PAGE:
Note: This article is part ten of a ten part series written by Art Smalley in conjunction with the 2014 TWI Summit hosted by Lean Frontiers. Art helped facilitate a meeting of TWI thought leaders that is held each year during the Summit. Following this meeting, Smalley composed his thoughts and opinions in a series of papers aimed to support the TWI community’s body of knowledge. Smalley’s website can be found at www.artoflean.com. The annual TWI Summit website can be found www.twisummit.com.
In the previous nine posts I shared some ideas on how to improve TWI Job Instruction, Job Relations, and Job Methods for the 21st century. There is nothing wrong per se with the contents however when scrutinized closely I see some honest needs for improvement. Some of the ideas are across the board such as improving the train the trainer experience. Others are specific to the topic such as developing a more proactive form of Job Relations or more advanced tools for Job Methods. In this final post I will simply summarize the situation and reiterate my request for volunteers. I am hopeful that some parties will be interested enough in these topics to take action and develop some new material. I simply do not have the time any more or attachment to TWI materials. I would like to see them improved for the 21st century.
The original situation with the TWI training courses in the United States was pretty clear and fairly universal. World War II took young men out of the factory while volumes doubled or quadrupled etc. New workers flooded into the work force and there were critical skills shortages in virtually every company. The concept was splendid in design as well as implementation. However we can not hide from the fact that the TWI courses virtually disappeared from the face of the planet within a few years of their introduction. The perceived need was reduced and the applicability somehow lost over time. By the 1960’s the last companies in the U.S. were basically finished with TWI and most stopped much earlier than that. The materials continued to exist mainly in national archives and a few university libraries here and there.
A very very few companies such as Toyota in Japan continued to use the courses in some fashion or other over the decades. Those companies are the exception rather than the norm and that needs to be kept in mind. It is due to the success of Toyota and TPS (and other companies of course) that has helped to rekindle interest in TWI material world wide. I fear however that this might simply be a repeat of the past and a fad for a decade or so. Hopefully I am wrong on that front as I think the contents of TWI and developing fundamental skill sets is very important. These skills are not something taught in schools or in most organizations. I hope they don’t fade away again.
Reflecting back the TWI developers focused on the Five Needs of a Supervisor. I still agree with those five needs as they are timeless. However as one goes higher in the organization up into the ranks of managers, subject matter experts, and executives the TWI concepts are perceived to be less relevant due the examples and way they are presented. The concepts of course apply however it takes a different form than what is explained in the sacred TWI instructional scrolls of the past. The following graphic summarizes most managerial and executive attitudes towards TWI. In other words it is great for supervisors but not so great for the rest of us. TWI fanatics can argue the point but that is how the material is viewed by others whether they like the point or not.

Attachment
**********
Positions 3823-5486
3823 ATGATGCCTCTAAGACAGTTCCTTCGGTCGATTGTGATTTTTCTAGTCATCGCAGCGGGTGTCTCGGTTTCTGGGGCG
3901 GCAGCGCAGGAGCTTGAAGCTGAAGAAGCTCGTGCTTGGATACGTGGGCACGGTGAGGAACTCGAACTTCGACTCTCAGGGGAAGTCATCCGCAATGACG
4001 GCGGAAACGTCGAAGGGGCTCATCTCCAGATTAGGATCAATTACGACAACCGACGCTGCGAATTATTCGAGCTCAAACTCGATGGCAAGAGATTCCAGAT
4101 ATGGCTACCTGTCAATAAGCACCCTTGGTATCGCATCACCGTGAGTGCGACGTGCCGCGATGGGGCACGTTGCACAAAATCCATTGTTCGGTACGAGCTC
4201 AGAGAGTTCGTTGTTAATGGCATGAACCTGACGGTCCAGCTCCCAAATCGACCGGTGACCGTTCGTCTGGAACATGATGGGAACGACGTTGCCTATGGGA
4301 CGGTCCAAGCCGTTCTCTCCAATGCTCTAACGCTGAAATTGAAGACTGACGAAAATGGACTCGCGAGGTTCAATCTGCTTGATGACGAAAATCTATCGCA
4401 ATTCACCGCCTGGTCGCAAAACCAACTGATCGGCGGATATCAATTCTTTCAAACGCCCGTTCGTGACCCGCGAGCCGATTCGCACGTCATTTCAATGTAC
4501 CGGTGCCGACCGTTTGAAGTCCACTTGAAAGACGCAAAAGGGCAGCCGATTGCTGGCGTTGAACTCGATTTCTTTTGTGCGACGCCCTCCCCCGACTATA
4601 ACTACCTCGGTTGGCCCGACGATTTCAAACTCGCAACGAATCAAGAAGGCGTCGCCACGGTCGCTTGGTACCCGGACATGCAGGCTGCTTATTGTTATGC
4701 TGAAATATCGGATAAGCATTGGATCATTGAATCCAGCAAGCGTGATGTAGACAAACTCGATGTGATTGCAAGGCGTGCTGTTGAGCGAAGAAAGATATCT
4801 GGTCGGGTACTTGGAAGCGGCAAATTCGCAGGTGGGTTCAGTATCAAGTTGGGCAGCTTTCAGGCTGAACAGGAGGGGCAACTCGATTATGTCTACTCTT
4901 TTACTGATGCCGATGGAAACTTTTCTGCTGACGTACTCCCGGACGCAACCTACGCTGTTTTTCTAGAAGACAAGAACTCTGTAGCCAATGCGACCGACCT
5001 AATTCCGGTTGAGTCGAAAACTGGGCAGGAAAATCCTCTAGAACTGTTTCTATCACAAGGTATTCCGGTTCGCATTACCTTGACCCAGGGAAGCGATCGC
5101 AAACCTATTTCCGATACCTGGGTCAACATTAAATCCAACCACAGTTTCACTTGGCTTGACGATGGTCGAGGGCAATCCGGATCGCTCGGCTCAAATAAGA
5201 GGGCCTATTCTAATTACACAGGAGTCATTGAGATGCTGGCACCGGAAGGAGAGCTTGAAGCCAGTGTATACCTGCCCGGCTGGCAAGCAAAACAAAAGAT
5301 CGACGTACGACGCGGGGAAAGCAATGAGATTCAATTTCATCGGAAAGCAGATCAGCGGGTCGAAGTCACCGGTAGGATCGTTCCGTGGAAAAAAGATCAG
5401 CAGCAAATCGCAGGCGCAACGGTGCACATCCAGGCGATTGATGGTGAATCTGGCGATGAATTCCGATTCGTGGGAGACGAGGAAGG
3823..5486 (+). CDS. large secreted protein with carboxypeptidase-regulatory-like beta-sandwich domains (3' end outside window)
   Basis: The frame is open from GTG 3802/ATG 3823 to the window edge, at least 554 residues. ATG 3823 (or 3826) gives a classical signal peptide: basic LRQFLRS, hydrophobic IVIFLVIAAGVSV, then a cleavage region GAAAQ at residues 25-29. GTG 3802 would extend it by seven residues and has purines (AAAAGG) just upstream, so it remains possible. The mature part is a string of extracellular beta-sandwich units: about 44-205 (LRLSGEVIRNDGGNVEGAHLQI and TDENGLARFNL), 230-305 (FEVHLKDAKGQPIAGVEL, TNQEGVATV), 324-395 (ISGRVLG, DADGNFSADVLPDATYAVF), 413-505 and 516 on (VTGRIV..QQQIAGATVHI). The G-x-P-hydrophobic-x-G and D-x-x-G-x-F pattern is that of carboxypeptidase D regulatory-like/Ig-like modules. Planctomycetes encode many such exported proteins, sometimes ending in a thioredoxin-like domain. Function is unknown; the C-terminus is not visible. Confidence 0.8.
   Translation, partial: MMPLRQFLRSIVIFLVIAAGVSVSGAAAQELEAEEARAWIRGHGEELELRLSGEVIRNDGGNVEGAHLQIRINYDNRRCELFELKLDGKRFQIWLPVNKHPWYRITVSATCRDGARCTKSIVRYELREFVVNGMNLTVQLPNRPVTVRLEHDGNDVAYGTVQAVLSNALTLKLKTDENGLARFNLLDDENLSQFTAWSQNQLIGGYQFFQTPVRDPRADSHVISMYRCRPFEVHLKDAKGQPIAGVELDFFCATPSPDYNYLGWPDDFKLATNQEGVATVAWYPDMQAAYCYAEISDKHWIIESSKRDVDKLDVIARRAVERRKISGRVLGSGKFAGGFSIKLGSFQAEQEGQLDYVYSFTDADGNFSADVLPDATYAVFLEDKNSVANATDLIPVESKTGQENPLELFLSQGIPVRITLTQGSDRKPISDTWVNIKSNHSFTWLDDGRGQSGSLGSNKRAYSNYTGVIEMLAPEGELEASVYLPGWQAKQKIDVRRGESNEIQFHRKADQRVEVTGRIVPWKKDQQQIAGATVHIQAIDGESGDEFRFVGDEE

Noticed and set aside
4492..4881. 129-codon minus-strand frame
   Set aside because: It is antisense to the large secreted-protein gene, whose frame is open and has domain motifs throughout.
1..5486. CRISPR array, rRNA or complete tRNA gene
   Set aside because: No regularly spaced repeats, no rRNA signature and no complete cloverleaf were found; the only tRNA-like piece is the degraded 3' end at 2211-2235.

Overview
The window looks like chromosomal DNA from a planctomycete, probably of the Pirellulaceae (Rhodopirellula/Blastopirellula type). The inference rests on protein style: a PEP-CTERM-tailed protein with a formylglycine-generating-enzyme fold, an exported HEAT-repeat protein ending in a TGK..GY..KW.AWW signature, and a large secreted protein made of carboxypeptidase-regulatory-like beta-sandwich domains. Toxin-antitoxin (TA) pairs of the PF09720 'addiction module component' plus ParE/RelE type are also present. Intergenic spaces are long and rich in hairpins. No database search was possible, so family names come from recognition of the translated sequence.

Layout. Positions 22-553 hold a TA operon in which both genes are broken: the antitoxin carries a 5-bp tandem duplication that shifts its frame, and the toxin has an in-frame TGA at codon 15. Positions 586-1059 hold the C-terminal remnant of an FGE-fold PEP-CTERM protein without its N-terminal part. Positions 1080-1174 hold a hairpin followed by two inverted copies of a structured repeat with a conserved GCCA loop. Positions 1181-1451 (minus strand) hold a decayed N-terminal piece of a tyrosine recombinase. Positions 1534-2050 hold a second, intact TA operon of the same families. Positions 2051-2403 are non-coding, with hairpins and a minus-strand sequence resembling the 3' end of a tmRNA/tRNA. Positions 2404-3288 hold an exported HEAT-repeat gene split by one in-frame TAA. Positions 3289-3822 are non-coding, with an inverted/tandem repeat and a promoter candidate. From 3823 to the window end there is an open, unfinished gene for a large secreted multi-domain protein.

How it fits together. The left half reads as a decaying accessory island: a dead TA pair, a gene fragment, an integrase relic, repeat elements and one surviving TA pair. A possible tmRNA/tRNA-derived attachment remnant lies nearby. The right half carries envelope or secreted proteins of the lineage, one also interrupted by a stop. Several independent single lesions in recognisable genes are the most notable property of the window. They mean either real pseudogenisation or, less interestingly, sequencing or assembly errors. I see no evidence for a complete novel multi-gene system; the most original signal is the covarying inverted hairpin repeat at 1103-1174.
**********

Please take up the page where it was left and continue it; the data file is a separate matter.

First principles are first principles however in life and physics. Skill in instructing, improving, and leading are timeless concepts. They may take on different forms at different levels of the organization. And as I pointed out in Part 4 of Improving TWI Job Instruction the assumption and underlying pattern needs to change for higher skill creative or inventive type work. So opportunistically I think this is an area of great opportunity for TWI as a whole. Individual parties will of course disagree with and believe they have cracked the code on all of this topic. Or perhaps they will invoke an ancient example from a dead TWI trainer in the U.S. or in another country. Honestly in neither case am I the least bit interested…What I am looking for is an improvement in terms of a better way for all parties implementing TWI in the 21st century. I am looking for fundamental improvements to the areas of instruction, materials, and deployment of the concepts. If the TWI materials were perfect and so applicable in every case then its usage should not have petered out in the first place. Other factors of course came into play still I think this point is worth reflecting on for perspective.
The Toyota Production System has been undergoing improvement continuously since the early 1950’s (and earlier if you go back further). TWI efforts in contrast seem stuck to their original roots and materials. I doubt that will be enough to keep the topic relevant in the 21st century. So my question to you is who are the Four Horsemen of TWI for the 21st century? The distinguished gentlemen below made some remarkable progress on the topics outline above. However I bet they would be disappointed to learn we were merely standing in their shadows over 70 years later.